Vegetable Growing -Update

I am having to make changes to my vegetable growing areas in order to reduce the time that it takes to manage. I currently have two areas in which I grow vegetables and grains, covering over a quarter of an acre. This has been difficult to maintain whilst at college, and will be much more difficult when I start at university. One of the principles of Permaculture is to “Creatively use and respond to change”, so that’s what I’m doing.

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Studying Soil Science

I’ve found myself getting more and more focussed on Soil Science, and wanting to research and test the effects of some of the ideas and systems that I am working on. Without access to academic papers, journals, expensive text books and laboratory equipment I am unlikely to be able to test my ideas sufficiently, so decided that I needed to go to University to do so. Continue reading

Fungal Compost

Making a more fungal compost has been an aim of mine for some time. One of the ways that I do that is to not make ‘hot’ compost, keep the proportion of high carbon materials high, and to not turn unless it’s needed. However recently I set up a truly fungal mix of ingredients and this post is about how that went. Continue reading

UK Permaculture Convergence 2014

I will be attending the UK Permaculture Convergence 2014, where I will be giving a talk about my work on grain polycultures. The Permaculture Association organises a convergence every two years. The 2012 convergence was the first that I attended, and I spoke about grain growing there too. I have found the two year gap between convergences is really interesting, as it highlights how much has changed in the two year period, a fact that might not have been so marked with an annual event. Those changes will be reflected in the content of my talk.

My 2014 Convergence Workshop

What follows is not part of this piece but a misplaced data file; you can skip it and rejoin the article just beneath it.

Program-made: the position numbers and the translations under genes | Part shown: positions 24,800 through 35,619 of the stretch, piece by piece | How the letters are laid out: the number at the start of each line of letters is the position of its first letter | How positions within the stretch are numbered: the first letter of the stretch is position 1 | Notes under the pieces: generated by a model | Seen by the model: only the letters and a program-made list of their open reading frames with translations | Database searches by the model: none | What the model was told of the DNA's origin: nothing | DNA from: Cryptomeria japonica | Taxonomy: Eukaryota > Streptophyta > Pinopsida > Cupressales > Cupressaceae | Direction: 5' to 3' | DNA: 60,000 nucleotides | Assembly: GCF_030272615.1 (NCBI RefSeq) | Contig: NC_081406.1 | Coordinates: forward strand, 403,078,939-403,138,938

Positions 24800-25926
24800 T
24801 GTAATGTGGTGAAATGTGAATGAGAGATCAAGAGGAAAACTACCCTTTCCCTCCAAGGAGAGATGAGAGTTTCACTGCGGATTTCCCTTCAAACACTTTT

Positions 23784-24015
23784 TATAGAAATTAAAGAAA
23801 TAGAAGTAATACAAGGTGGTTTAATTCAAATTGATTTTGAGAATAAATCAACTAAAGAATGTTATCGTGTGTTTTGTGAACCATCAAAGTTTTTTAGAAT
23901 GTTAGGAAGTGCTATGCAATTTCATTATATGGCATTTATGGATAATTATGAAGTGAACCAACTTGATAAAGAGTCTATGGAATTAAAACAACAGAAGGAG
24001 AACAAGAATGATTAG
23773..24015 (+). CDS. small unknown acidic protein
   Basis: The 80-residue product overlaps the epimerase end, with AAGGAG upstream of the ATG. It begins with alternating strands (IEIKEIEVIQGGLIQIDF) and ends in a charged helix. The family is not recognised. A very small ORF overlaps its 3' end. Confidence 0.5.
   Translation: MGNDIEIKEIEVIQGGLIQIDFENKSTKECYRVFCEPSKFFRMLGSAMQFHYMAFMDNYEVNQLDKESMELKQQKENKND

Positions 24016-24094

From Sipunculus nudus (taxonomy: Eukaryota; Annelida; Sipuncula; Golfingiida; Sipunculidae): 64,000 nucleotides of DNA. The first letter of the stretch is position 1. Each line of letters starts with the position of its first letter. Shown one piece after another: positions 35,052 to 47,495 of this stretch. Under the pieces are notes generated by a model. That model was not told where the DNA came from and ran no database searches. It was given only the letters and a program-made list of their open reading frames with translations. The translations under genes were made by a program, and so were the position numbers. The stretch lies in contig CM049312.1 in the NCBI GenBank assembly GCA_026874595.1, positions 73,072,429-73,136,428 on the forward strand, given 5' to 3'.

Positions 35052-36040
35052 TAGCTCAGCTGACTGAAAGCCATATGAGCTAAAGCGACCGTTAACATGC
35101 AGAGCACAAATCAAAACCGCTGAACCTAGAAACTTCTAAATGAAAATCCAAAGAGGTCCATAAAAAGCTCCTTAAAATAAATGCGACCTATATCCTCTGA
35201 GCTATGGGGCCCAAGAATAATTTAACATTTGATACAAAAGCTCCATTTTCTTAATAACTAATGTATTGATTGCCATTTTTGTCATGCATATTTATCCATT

In 2012 my workshop reflected where I was at the time with my Small Scale Grain Growing. Things have changed markedly since then. I have successfully added soybeans and edible lupins to the crops grown, and this year I am growing rice, teff, proso millet, foxtail millet, grain sorghum, grain amaranth, and lentils to see how they perform. Perhaps the best way to illustrate the difference is by the work that I was doing today. Having harvested my wheat, spelt, and rye last week, I was preparing one of those beds for sowing the next crop combination. In this case a second flint corn, to be intercropped with winter wheat, sweet clover, and persian clover. In October the corn will be replaced by broad (fava) beans, and it has been planted at a spacing that will suit the beans. I am looking to use this type of intercropping and follow on cropping to maximise the amount of root exudates produced by the plants, along with the biomass, in order to build soil fertility at the same time as providing food. The adjacent bed is growing grain sorghum, intercropped with grain amaranth, and some white clover and red orach volunteers. I am trying a cowpea interplanting with this combination, to be sown tomorrow, after germinating indoors since Sunday.